In today's age of impersonal texts and emails, it can be easy to overlook the power of a simple handwritten thank you note. We all think that we're responsible for our own success, but in reality, our success depends on the strength of the relationships that we develop with the people we interact with. It's human nature to want to do business with people we like and trust. A handwritten thank you note goes a long way to help strengthen relationships and foster trust. What makes it so powerful? The fact that it's old school. What I mean by this is that it's handwritten and mailed. Actions that take time, thought, and effort. Anyone can take 2 seconds and crank out an email or text message, but to write and send a thank you note takes time and thought—and that alone elevates the value placed on the message by the person receiving it. Well-written and timely thank you notes foster relationships; couple this with the fact that most people enjoy an unexpected thank you and you have a winning combination. Below I've outlined what makes a good thank you note.
The key to a well-received thank you note is for it to be handwritten. Regardless of how illegible you feel your handwriting is you should always hand-write any thank you note that you are mailing. It should also be written by you and not farmed out to someone else in the office.
When thanking someone, be specific about what you are thanking them for. If someone took time out of their busy schedule to meet, make sure you reference that in your note. When thanking someone for taking the time to meet with you it's important to mention some of the details that came up in the meeting. This will help to reinforce that first of all that you were listening and that you understand the importance of any details that they brought up in the meeting.
Outline what the next steps are. This will help to let the person know what they can come to expect from you. If you're thanking them for their first order and you are planning on following up with them in a few weeks, let them know that.
This one goes without saying you should always personally sign your thank you note. Try to make it legible, so that there is no question who wrote the note. Don't use the same hen scratching that you use to sign a credit card receipt. Making your signature legible instills into the recipient that the note is actually coming from you and you didn't farm it out to someone else to write.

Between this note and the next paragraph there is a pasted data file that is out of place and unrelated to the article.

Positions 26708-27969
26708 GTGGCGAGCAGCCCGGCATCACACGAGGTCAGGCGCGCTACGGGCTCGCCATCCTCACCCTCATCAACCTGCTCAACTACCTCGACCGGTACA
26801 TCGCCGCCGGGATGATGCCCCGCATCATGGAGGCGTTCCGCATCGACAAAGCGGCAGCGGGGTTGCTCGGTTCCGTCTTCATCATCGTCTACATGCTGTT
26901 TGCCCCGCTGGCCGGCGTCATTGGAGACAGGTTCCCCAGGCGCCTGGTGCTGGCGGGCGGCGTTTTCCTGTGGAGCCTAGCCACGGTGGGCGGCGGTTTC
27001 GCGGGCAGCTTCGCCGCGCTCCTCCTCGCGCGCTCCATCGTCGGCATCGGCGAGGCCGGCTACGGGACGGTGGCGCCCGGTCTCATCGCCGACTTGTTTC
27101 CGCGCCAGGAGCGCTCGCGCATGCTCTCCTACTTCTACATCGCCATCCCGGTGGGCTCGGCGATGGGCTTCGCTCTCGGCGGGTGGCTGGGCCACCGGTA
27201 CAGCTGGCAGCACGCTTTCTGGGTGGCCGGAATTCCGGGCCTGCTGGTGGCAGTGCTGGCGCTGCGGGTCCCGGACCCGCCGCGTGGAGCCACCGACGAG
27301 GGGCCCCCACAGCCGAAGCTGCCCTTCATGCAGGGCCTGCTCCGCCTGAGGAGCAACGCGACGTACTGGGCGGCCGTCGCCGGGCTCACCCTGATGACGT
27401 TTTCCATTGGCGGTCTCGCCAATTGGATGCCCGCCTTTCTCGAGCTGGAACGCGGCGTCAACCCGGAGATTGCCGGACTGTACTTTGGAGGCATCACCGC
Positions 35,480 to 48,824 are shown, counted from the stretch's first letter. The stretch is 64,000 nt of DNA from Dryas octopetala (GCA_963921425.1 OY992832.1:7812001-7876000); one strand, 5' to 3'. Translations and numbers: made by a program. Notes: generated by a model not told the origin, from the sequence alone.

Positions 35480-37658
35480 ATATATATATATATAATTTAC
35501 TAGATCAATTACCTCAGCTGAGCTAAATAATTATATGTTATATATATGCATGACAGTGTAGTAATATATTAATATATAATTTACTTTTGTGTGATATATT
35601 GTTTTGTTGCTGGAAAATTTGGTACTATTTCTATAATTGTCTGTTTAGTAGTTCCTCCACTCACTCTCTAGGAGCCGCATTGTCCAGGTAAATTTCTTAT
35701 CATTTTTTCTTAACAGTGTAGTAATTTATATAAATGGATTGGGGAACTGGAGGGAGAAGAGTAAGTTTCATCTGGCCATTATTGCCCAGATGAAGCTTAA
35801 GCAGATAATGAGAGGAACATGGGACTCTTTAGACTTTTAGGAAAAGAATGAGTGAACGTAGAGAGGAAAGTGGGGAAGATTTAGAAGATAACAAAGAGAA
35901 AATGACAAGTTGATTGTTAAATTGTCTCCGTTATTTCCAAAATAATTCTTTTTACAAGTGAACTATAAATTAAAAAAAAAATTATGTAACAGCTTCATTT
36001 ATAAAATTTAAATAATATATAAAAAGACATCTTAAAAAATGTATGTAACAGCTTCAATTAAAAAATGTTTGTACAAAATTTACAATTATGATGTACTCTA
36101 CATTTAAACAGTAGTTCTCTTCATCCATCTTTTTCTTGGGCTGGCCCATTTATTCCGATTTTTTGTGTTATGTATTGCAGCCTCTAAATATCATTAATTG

When possible it's best to send your note out within 24-48 hours. This way you are still fresh in their mind. It will also show how important the recipient is to you. However, if a week has passed, don't let that stop you from sending a note as it will still be well received.
When you're going to take the time to write a note you want to make sure you are penning your note on nice card stock. Spend a little money on a quality set of note cards printed on a nice heavyweight card-stock with a matching envelope. Go the extra step and have the cards branded with your company logo and name. A set of 50 folded 4 1/4" X 5 1/2" note cards isn't going to break the bank and will pay off big dividends in the long run.
When it comes to what color of pen to write with there is a lot of physiological debate about what color says subconsciously. I would say if you want to play it safe go with blue or black. Want to be a little different? – go with a green, purple, pink, or whatever moves you. Just be sure the color matches the tone of the message.
Bonus Tips: Hard-to-Reach Prospects
Note cards can be used for more than just saying thank you within the business world. I've had good success using handwritten notes cards to set appointments with prospects that I haven't been able to reach via email or phone. After a couple of emails, a couple of voicemails with no response, I'll use a note card to drop the prospect a quick note asking for an appointment. I include my business card and also let the person know that I'll give them a call to follow up with them about setting up some time to meet. Most times when I call to follow up I usually get some sort of response, which to me is better than no response at all.
Don't overlook the power of a handwritten note; with the decline in snail mail volume people look at mail a lot differently than they did a few years ago. Many statistics show that most people look forward to receiving mail and place a higher value on snail mail over email. Then there is the power of "thank you". Who doesn't like to be thanked, especially when they were not expecting it? When you send someone a handwritten note it makes the recipient pause and take notice.
Need a little help getting started, reach out to one of our print specialists and we'll help get you up and running with note cards that you’ll be proud to send out.